The cannabis landscape is changing fast – and with these changes, the economies of those states with legal cannabis are growing rapidly. We’ve created some graphics that show just how much things are changing, and just how much cannabis brings to local and state economies.
As of this writing, cannabis is now legal in some form in 16 states, and there are more changes just over the horizon. Most notably, the entire west coast, all of New England, and even Florida have heeded the call of the people for freedom of choice and safe access to clean cannabis.
Cannabis is a growth industry, and experts predict that’s a trend that won’t slow down anytime soon. Since 2016, revenue from cannabis has almost doubled –not many industries can show that kind of growth, even in the salad days. And the pros who know economics say this will continue to be a growth industry: cannabis revenues in five years are projected to reach over $20 billion a year nationwide. An interesting takeaway from this graphic is that you can see the numbers of people turning to cannabis go up steeply when they have safe, recreational access.
Prices for bud are going down, especially in states that have legal recreational cannabis. On average, the wholesale price of a pound of flowers has gone down 24.5% across states with some form of legal cannabis. These decreases are most significant in states that allow recreational use, due to the mass production of legal cannabis. Oregon, California, Washington, and Colorado are all producing surplus cannabis that drives up supply.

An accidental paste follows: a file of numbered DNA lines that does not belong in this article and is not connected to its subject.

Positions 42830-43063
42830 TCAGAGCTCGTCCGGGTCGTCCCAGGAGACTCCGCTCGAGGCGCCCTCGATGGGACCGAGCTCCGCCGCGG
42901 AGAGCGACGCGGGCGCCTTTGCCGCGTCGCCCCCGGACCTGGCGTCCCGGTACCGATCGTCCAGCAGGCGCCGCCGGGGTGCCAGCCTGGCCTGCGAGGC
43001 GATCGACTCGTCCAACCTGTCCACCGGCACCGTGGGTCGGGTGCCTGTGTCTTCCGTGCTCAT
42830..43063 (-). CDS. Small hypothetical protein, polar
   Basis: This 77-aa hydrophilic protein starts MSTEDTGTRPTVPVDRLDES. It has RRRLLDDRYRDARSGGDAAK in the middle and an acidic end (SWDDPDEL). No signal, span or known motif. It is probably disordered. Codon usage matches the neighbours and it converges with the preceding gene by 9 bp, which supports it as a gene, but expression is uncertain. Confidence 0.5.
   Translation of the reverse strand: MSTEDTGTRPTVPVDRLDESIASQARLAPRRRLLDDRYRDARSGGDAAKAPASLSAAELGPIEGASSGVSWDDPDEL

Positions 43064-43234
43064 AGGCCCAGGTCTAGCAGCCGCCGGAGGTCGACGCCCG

More Americans than ever before are employed in the cannabis industry, and this will continue as long as we see the kind of boom we’ve seen so far. As of 2018, there are currently more people working full time in the cannabis industry than there are librarians. This number will soon eclipse the number of bus drivers and kindergarten teachers. Jobs are created, tax bases are more stout, and everybody wins.
Last year, cannabis revenues contributed over $20 billion to local, state, and national economies. And it wasn’t from just selling $20 billion worth of weed – dispensaries benefit their local economies by creating jobs, paying taxes, and becoming vital parts of the communities they serve. As you can see in the graphic, the additional economic benefits of having dispensaries operate in communities is exponentially greater than the revenues from dispensaries themselves.
No doubt about it; cannabis is changing the way governments do business by boosting economies. The nation watched as Colorado and Washington played the roles of guinea pig for legalization, and you can believe state governments across the country are taking note of what’s possible economically. It’s a great business full of good people, but it’s also a cash cow for states that need money, and that’s why you’ll see these projected trends continue. It’s a domestic market being filled with domestic products, and that’s about as American as it gets.